voices..says Matthew Norman
Sport
Steve Bruce and Gus Poyet clash
football
Have you tried new the Independent Digital Edition apps?
News
Graham Norton said Irish broadcaster RTE’s decision to settle was ‘moronic’
TV
Arts and Entertainment
Jake and Dinos Chapman were motivated by revenge to make 'Bring me the Head of Franco Toselli! '
arts + ents Shapero Modern Gallery to show explicit Chapman Brothers film
Arts and Entertainment
Kurt Cobain performing for 'MTV Unplugged' in New York, shortly before his death
music Brett Morgen's 'Cobain: Montage of Heck' debunks many of the myths
Life and Style
life
Sport
Brendan Rodgers
football The Liverpool manager will be the first option after Pep Guardiola
News
Amazon misled consumers about subscription fees, the ASA has ruled
news
Arts and Entertainment
Myanna Buring, Julian Rhind-Tutt and Russell Tovey in 'Banished'
TV Jimmy McGovern tackles 18th-century crime and punishment
Arts and Entertainment
Paul Whitehouse as Herbert
arts + ents
Latest stories from i100
Have you tried new the Independent Digital Edition apps?
iJobs Job Widget
iJobs General

Recruitment Genius: Customer Service Advisor

£18000 - £22000 per annum: Recruitment Genius: This company has won the award ...

SThree: Trainee Recruitment Consultant

£18000 - £23000 per annum + OTE: SThree: SThree are a global FTSE 250 business...

SThree: Trainee Recuitment Consultant

£18000 - £23000 per annum + OTE: SThree: SThree are a global FTSE 250 business...

Recruitment Genius: Lettings and Sales Negotiator - OTE £46,000

£16000 - £46000 per annum: Recruitment Genius: This is an opportunity to join ...

Day In a Page

Syrian conflict is the world's first 'climate change war', say scientists, but it won't be the last one

Climate change key in Syrian conflict

And it will trigger more war in future
How I outwitted the Gestapo

How I outwitted the Gestapo

My life as a Jew in wartime Berlin
The nation's favourite animal revealed

The nation's favourite animal revealed

Women like cuddly creatures whilst men like creepy-crawlies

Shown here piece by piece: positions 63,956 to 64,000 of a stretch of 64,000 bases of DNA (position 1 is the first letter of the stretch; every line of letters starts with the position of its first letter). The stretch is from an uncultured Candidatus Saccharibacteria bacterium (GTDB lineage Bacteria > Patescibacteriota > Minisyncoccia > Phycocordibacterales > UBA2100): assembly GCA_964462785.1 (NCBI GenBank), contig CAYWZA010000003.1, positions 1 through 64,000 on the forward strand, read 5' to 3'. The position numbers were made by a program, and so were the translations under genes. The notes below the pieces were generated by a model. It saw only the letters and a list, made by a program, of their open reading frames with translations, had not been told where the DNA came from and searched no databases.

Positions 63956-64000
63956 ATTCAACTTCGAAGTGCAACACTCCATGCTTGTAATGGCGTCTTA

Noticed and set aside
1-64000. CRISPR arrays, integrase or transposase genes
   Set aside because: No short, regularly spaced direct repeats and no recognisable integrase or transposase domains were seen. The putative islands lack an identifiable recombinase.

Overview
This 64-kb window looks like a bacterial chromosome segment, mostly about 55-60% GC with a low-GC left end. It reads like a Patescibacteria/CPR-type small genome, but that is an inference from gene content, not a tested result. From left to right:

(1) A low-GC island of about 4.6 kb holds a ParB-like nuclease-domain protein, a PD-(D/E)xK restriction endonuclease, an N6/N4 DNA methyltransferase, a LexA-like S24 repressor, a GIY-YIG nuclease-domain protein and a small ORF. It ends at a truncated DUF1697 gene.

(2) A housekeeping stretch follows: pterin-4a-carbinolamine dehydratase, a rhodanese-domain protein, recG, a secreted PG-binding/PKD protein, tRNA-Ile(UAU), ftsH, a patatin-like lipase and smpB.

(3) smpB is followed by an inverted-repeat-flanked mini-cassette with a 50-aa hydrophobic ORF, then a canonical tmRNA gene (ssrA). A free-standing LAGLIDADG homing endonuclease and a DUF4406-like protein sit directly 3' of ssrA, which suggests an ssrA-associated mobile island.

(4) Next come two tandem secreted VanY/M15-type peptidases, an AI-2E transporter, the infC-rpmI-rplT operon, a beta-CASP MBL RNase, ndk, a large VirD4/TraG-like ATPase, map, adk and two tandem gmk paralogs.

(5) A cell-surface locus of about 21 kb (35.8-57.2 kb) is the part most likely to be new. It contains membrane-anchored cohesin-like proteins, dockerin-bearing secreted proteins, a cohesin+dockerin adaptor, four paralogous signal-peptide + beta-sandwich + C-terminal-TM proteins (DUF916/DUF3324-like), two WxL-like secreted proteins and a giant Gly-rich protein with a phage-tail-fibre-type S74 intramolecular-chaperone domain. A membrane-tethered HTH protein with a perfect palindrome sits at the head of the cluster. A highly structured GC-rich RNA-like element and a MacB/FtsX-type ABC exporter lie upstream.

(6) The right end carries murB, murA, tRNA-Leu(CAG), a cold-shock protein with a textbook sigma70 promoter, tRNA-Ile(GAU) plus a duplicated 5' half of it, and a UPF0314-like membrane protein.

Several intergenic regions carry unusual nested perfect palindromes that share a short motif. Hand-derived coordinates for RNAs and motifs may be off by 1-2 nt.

Is this the way to get young people to vote?

Getting young people to vote

From #VOTESELFISH to Bite the Ballot
Poldark star Heida Reed: 'I don't think a single bodice gets ripped'

Poldark star Heida Reed

'I don't think a single bodice gets ripped'
The difference between America and Israel? There isn’t one

The difference between America and Israel? There isn’t one

Netanyahu knows he can get away with anything in America, says Robert Fisk
Families clubbing together to build their own affordable accommodation

Do It Yourself approach to securing a new house

Community land trusts marking a new trend for taking the initiative away from developers
Head of WWF UK: We didn’t send Cameron to the Arctic to see green ideas freeze

David Nussbaum: We didn’t send Cameron to the Arctic to see green ideas freeze

The head of WWF UK remains sanguine despite the Government’s failure to live up to its pledges on the environment
Author Kazuo Ishiguro on being inspired by shoot-outs and samurai

Author Kazuo Ishiguro on being inspired by shoot-outs and samurai

Set in a mythologised 5th-century Britain, ‘The Buried Giant’ is a strange beast
With money, corruption and drugs, this monk fears Buddhism in Thailand is a ‘poisoned fruit’

Money, corruption and drugs

The monk who fears Buddhism in Thailand is a ‘poisoned fruit’
America's first slavery museum established at Django Unchained plantation - 150 years after slavery outlawed

150 years after it was outlawed...

... America's first slavery museum is established in Louisiana
Kelly Clarkson: How I snubbed Simon Cowell and become a Grammy-winning superstar

Kelly Clarkson: How I snubbed Simon Cowell and become a Grammy-winning superstar

The first 'American Idol' winner on how she manages to remain her own woman – Jane Austen fascination and all
Tony Oursler on exploring our uneasy relationship with technology with his new show

You won't believe your eyes

Tony Oursler's new show explores our uneasy relationship with technology. He's one of a growing number of artists with that preoccupation
Ian Herbert: Peter Moores must go. He should never have been brought back to fail again

Moores must go. He should never have been brought back to fail again

The England coach leaves players to find solutions - which makes you wonder where he adds value, says Ian Herbert
War with Isis: Fears that the looming battle for Mosul will unleash 'a million refugees'

The battle for Mosul will unleash 'a million refugees'

Aid agencies prepare for vast exodus following planned Iraqi offensive against the Isis-held city, reports Patrick Cockburn